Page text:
Spending Hours

As New York City slowed down this week in anticipation of the Passover and Easter holidays, I was speeding up in an attempt to “get everything done” before the holidays.  Since I’m congenitally unable to leave things well enough alone, I found myself asking “What is it that am I racing around to get done?”

I should know better than to ask a question like that.

The reality is that for far too many of us, the things on our To Do list represent chores to be disposed of rather than activities that add meaning and joy to our lives.  If you think I’m exaggerating, take a look at Leo Babauta’s recent experience.  On April 1, he wrote Ultra-Simple 3-Step Productivity System for Getting Amazing Things Done and then interesting things happened:

Last week, when I wrote the simple guide to Getting Amazing Things Done, a commenter asked me to write a 12-step guide to the first step — Find Something Amazing to Work On.

I thought he was kidding. I mean, it’s simple, right? Look at your to-do list and pick something that really excites you, that will really make a difference in your life and (ideally) in the lives of others.

But after reading some of the other comments, I realized that not everyone has tasks like that on their to-do lists. Lots of people still haven’t found their Amazing Work.

Folks working against a billable hour or in jobs that count time spent as a proxy for results achieved have an additional problem.  They often find that they measure success by the number of tasks completed by the billable hour and the number of hours occupied.  Here’s how Daniel Tenner describes it:

When working in a self-employed, services job (e.g. freelancing), the idea that hours matter is deeply ingrained, because hours are the measurable thing that we charge for (even though what the client really cares about is getting the job done). In “regular jobs”, hours are also important, because they are the basis of the long-term contract between employer and employee (“Your working hours are from 9am to 6pm on weekdays, excluding public holidays”), and they are the first mechanism an employer will use to make sure you’re working hard enough.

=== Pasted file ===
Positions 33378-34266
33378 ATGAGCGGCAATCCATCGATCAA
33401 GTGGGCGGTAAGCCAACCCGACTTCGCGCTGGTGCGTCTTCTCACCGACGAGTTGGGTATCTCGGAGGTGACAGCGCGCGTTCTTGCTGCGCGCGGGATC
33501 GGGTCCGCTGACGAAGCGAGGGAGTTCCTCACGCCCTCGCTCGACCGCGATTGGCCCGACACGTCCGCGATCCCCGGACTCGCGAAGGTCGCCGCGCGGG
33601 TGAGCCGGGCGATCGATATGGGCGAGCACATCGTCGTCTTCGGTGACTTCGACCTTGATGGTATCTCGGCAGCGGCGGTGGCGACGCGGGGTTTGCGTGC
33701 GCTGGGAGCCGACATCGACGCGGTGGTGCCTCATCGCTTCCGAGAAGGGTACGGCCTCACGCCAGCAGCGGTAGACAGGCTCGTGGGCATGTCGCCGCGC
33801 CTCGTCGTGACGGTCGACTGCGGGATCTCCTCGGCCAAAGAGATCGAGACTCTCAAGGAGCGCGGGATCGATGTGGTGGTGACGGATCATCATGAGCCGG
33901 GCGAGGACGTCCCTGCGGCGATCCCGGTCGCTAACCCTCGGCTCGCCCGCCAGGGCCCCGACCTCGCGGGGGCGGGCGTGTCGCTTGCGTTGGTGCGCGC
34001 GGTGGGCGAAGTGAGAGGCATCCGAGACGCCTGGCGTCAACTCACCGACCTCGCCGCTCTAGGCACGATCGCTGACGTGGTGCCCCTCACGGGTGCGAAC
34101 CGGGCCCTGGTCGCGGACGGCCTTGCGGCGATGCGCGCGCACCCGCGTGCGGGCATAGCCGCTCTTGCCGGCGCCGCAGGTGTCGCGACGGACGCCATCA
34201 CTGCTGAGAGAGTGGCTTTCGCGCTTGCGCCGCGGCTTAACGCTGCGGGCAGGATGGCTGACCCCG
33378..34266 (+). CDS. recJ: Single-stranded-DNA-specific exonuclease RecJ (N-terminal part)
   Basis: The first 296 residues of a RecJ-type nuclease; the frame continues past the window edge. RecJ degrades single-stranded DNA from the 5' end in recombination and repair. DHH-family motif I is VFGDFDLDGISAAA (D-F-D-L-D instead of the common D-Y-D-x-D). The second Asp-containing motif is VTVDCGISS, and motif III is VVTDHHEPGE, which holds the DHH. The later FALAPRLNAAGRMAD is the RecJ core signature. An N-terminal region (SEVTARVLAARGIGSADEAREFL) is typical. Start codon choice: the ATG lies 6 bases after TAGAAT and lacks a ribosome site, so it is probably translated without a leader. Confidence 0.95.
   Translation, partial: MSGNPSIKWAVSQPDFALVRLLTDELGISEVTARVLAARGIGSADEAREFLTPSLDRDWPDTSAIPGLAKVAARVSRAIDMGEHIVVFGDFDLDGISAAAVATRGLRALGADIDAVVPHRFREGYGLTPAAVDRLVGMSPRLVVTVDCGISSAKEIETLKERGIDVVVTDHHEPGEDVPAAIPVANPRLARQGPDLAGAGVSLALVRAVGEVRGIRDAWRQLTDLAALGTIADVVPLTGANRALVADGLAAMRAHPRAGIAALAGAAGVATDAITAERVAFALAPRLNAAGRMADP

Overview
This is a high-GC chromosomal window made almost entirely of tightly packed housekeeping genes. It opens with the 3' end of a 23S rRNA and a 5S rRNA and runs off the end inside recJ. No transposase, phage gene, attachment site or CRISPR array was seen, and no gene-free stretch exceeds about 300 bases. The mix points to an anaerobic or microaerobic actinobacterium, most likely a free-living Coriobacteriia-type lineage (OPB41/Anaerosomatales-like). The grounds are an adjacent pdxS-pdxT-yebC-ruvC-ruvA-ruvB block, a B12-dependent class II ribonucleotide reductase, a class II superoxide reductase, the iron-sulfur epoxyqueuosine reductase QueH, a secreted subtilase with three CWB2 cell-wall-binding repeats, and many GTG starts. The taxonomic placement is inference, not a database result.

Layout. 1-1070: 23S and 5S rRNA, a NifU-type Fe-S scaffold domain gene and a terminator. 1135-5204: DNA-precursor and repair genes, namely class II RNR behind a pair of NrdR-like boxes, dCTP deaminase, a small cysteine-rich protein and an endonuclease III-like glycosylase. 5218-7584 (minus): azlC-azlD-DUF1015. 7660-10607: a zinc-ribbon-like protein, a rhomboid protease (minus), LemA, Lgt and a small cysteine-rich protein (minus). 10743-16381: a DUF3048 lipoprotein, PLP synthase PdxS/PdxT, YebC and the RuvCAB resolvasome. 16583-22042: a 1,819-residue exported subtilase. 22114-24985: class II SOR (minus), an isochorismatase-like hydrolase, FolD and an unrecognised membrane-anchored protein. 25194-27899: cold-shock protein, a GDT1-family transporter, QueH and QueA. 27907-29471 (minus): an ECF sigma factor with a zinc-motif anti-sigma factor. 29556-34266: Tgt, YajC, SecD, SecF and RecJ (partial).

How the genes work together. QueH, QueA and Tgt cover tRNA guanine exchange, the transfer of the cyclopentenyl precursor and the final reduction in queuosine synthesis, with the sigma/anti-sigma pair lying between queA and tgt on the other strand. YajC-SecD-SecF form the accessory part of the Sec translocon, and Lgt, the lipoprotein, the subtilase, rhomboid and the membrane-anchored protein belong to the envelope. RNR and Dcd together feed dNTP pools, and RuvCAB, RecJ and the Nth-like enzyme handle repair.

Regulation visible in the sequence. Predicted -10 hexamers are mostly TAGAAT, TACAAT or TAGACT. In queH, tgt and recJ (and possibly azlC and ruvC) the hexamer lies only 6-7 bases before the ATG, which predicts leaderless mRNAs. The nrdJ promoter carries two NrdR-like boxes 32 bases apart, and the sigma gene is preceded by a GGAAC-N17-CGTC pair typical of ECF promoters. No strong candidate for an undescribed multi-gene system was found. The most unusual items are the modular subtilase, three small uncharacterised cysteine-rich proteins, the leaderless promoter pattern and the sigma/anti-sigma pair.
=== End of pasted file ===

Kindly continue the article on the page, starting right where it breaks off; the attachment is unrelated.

When we measure results instead of hours, something interesting happens: the distinction between work and not-work blurs away and vanishes, for two reasons. First, clever ideas can make a huge difference to results, and ideas occur anywhere, at any time. In fact, they’re least likely to occur while sitting at a desk working. Secondly, it soon becomes obvious that our actual output of things done is correlated far more to how we feel on the day than to how many hours we spend “working”. The real measure of work is not hours – it’s energy.

He goes on to suggest that if we are measuring our days by focusing on energy rather than hours, we should ask ourselves the following questions:

  • How much energy do you put into your work?
  • How much of your daily energy do you spend increasing your total energy? Do you feel you spend enough? Do you feel you spend it on the right things?
  • How much of your daily energy do you waste each day? How do you define waste? Is all that waste really unproductive or does it have some beneficial side-effects? Are those side-effects sufficient to justify spending that energy?
  • Do you spend energy on things which actively hurt you?
  • Has your daily energy increased or decreased in the last 6 months? year? 5 years?

Whether you slow down for religious observances this week or not, it would be well worth your while to consider how you spend your time and energy.  After all, those hours you spend can never be recovered.  And only you can ensure they are spent well.

[Photo Credit:  kuow949]